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27 March 2018 Photo Varsity Sports
Medals galore at second Varsity meeting Peter Makgato
Peter Makgato won the long jump title at the second Varsity athletics meeting in Pretoria with a winning jump of 7.56m.

The University of the Free State (UFS) had a successful second Varsity athletics meeting on Friday 23 March 2018 at the Tuks Athletics Stadium in Pretoria, dominating the long jump and middle distances. 

The 25 athletes achieved six gold and eight bronze medals. Although it’s just one more than what they earned at the first Varsity meeting at the beginning of the month, two more received gold. On 2 March 2018 the Free State students totalled four gold, six silver and three bronze medals. 

Although Yolandi Stander bagged a silver in the discus, it didn’t contribute to the Kovsies’ total. Stander competed for Tuks last year and the competition rules do not permit her to participate for another university in the following year.
 
Victories in middle distances and long jump
As was the case in the first meeting, the athletes running in the red colours of the Kovsies outsprinted the rest in the middle distances with three first places. Both Ruan Jonck (1:50.56) and Ts’epang Sello (2:10.42) defended their titles in the 800m for men and women respectively.

In the 1500m for women, Tyler Beling clocked a winning time of 04:33.48 with Lara Orrock following in third place (04:46.37). Both are just 18 years old. 

Both long-jump titles were decisive victories. Peter Makgato’s winning jump (7.56m) was 0.17m more than his closest competitor, and Maryke Brits (5.81m) won by 0.14m.

Three bronze medals were added in the field events; Nadia Meiring (47.10m) in the hammer throw) and Sefako Mokhosoa (15.29m, men) and Molebohang Pherane (11.67m, women) both in the triple jump. 

On the track Ané Erasmus (400m hurdles, 1:04.04), Hendrik Maartens (200m, 21.01) and Sokwakana Mogwasi (100m, 11.99) all ended in the third spot. 

The men’s varsity mixed medley relay won their race once again, and the men’s 4x100m relay finished third. 
The Kovsies ended fourth overall after the two meetings.

News Archive

UFS student makes breakthrough in the application of nanorobots
2005-04-21

A student from the University of the Free State (UFS) has made a ground-breaking discovery in the field of microbiology by uncovering a series of new compounds that may in future be used to lubricate man-made nanorobots.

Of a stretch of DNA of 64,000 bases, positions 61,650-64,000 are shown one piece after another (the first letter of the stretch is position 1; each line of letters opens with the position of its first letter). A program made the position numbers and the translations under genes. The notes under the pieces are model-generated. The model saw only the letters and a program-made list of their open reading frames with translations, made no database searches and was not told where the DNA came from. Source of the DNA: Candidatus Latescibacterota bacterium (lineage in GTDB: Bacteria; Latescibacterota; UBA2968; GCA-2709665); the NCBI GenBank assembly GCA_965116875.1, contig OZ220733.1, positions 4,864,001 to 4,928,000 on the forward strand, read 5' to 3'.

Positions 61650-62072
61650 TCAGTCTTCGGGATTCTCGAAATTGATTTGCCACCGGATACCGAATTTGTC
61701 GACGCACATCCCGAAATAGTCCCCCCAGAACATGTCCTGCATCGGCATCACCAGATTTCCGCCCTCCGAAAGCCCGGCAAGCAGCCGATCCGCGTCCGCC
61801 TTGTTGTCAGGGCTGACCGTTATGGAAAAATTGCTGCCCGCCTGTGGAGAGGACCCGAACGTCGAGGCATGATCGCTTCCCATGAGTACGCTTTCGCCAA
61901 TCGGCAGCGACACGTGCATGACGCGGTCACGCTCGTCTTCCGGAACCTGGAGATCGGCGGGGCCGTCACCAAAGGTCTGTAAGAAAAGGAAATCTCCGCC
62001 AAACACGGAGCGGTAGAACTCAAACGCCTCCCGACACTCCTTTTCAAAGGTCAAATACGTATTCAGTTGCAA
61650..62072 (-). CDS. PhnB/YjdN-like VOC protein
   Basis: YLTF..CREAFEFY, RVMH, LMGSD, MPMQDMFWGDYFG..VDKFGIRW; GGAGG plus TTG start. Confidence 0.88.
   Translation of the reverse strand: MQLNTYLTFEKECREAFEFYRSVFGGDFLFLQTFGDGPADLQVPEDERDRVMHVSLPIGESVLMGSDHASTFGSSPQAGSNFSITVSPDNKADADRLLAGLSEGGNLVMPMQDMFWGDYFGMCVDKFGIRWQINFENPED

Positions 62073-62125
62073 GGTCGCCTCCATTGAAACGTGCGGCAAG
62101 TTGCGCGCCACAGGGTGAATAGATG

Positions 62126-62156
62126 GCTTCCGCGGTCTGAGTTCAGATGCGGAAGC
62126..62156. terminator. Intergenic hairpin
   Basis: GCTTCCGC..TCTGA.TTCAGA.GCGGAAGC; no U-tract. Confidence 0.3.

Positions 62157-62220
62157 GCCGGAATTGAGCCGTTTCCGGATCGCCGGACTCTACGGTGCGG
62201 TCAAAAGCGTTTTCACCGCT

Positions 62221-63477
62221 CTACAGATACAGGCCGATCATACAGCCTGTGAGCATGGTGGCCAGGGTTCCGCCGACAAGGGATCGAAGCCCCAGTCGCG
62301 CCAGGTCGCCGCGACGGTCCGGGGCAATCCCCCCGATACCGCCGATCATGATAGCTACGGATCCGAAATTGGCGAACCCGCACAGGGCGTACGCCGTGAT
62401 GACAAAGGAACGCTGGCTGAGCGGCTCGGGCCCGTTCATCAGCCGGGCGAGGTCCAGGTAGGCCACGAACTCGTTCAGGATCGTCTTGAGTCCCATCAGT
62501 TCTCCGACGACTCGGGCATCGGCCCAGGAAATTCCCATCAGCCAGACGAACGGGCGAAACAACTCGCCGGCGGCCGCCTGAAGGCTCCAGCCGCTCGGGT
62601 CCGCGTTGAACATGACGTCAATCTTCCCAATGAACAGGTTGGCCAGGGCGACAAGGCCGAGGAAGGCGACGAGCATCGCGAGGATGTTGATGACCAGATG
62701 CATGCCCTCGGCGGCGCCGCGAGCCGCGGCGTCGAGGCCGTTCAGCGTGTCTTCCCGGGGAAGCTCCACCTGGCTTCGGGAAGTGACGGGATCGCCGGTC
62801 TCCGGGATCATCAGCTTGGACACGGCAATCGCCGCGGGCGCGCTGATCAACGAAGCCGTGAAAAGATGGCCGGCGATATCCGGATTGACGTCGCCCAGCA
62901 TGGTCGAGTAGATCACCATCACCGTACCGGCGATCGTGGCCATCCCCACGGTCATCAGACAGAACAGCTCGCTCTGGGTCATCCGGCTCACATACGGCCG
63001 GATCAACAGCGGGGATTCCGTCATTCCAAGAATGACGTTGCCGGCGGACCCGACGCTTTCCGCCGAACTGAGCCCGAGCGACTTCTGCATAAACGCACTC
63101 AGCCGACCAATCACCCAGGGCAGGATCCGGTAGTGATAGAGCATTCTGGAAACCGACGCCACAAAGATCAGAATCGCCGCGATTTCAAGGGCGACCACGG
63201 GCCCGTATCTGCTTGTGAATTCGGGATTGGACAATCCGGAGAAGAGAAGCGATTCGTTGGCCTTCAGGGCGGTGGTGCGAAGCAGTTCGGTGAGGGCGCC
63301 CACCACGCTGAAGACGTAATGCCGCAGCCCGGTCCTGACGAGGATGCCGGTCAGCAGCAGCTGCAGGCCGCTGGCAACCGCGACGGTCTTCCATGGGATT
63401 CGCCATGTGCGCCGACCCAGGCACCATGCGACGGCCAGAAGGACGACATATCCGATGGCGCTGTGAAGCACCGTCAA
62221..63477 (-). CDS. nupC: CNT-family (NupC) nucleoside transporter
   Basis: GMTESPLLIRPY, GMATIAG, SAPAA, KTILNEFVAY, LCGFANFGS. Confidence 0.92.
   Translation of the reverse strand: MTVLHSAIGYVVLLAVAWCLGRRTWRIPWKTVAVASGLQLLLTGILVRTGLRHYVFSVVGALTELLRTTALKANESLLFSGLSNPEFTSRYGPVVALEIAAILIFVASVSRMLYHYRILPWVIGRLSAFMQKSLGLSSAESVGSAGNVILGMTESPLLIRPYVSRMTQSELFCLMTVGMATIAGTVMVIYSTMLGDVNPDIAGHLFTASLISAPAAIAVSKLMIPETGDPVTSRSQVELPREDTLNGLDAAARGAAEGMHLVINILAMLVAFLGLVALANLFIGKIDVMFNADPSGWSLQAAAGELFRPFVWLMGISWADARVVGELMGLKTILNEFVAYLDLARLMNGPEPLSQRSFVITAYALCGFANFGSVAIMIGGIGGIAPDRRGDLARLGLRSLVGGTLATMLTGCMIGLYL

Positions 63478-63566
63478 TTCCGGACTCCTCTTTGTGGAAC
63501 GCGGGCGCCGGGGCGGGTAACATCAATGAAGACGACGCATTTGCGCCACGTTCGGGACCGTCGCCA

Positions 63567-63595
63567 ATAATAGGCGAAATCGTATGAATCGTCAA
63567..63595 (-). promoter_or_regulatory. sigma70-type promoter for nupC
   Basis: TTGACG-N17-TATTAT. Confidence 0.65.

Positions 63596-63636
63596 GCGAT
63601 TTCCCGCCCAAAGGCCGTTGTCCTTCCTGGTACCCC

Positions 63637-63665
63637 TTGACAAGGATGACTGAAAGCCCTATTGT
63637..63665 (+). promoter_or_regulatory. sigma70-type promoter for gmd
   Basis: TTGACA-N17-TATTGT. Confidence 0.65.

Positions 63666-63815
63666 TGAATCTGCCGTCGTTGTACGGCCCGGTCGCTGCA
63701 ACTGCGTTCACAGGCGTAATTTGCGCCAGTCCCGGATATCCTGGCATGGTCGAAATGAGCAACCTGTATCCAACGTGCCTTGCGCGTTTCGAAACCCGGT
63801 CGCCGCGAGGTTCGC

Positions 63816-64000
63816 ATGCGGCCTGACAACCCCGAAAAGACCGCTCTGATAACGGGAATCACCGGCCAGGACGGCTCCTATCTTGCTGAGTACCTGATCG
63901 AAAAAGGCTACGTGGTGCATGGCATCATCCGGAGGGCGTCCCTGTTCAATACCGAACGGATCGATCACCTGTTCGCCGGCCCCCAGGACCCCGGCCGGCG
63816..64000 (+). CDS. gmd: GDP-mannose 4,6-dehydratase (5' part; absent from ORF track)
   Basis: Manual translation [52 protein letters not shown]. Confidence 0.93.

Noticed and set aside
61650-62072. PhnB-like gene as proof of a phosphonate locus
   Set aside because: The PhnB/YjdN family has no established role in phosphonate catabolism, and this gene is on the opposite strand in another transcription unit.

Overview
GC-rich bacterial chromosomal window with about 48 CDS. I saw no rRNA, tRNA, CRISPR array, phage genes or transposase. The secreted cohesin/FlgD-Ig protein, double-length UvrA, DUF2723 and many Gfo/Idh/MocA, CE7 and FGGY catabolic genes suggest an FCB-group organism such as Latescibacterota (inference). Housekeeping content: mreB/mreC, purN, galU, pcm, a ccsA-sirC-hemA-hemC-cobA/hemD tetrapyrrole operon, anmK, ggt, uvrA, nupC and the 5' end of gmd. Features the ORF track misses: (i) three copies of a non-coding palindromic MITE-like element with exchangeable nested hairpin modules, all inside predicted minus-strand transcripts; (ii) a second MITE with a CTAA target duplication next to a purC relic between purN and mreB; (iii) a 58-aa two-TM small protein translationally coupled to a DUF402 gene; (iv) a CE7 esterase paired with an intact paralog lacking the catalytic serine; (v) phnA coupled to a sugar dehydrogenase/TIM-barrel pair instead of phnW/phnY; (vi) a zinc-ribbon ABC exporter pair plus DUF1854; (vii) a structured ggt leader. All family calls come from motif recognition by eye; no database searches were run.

Mr Olihile Sebolai, a full-time student at the UFS’s Department of Microbial- Biochemical and Food Biotechnology, made this discovery while working on his M Sc-study on yeast.

With this discovery Mr Sebolai will also be awarded six prestigious prizes during this week’s autumn graduation ceremony at the UFS.  This university has recognised this exceptional achievement as a build-up to the celebration of national Science and Technology week next month.     

Mr Sebolai’s dissertation on the yeast genus Saccharomycopsis Schionning has been published in an accredited international journal of repute. 

“Words cannot describe how excited I am. I never expected to receive such recognition for my studies.  I am humbled by all of this,” said Mr Sebolai.

The Lipid Biotechnology Group at the UFS recently discovered that some yeasts produce their own water-propelled capsules in which they are transported.  These capsules have different shapes and resemble among others miniature flying saucers, hats with razor sharp brims etc.  “In order to function properly, parts of the capsules are oiled with prehistoric lubricants – lubricants that are produced by yeasts and that probably existed for many millions of years as yeasts developed,” said Mr Sebolai.  

According to Mr Sebolai these capsules are so small that approximately 300 can be fitted into the full-stop at the end of a sentence and are therefore invisible to the naked eye.

“With my studies I discovered many new compounds that resemble these prehistoric lubricants.  These lubricants may in future be used to lubricate man-made nanorobots and are similar in size compared to yeast capsules,” said Mr Sebolai.  The nanorobots are used to perform tasks in places that are invisible to the naked eye and could one day be used, among others, to clean up human arteries.

Mr Sebolai has been interested in the subject of Micro technology since he was at RT Mokgopa High School in Thaba ‘Nchu.  “I was specifically interested in the many possible applications the subject has – in the industry, as well as in medicine,” said Mr Sebolai. 

His next goal is to successfully complete his Ph D-degree.

The prizes that will be awarded to Mr Sebolai this week include:

Best Magister student at the UFS (Senate medal and prize);

Best Magister student in the Faculty of Natural and Agricultural Science and Dean’s medal at the same faculty;

The Andries Brink – Sasol-prize for the best M Sc dissertation in Microbiology;

The JP van der Walt prize for best M Sc dissertation in yeast science;

The Chris Small prize for an outstanding Master’s dissertation; and

Honorary colours awarded by the UFS Student Representative Council

Media release

Issued by:                     Lacea Loader

                                    Media Representative

                                    Tel:  (051) 401-2584

                                    Cell:  083 645 2454

                                    E-mail:  loaderl.stg@mail.uovs.ac.za

20 April 2005

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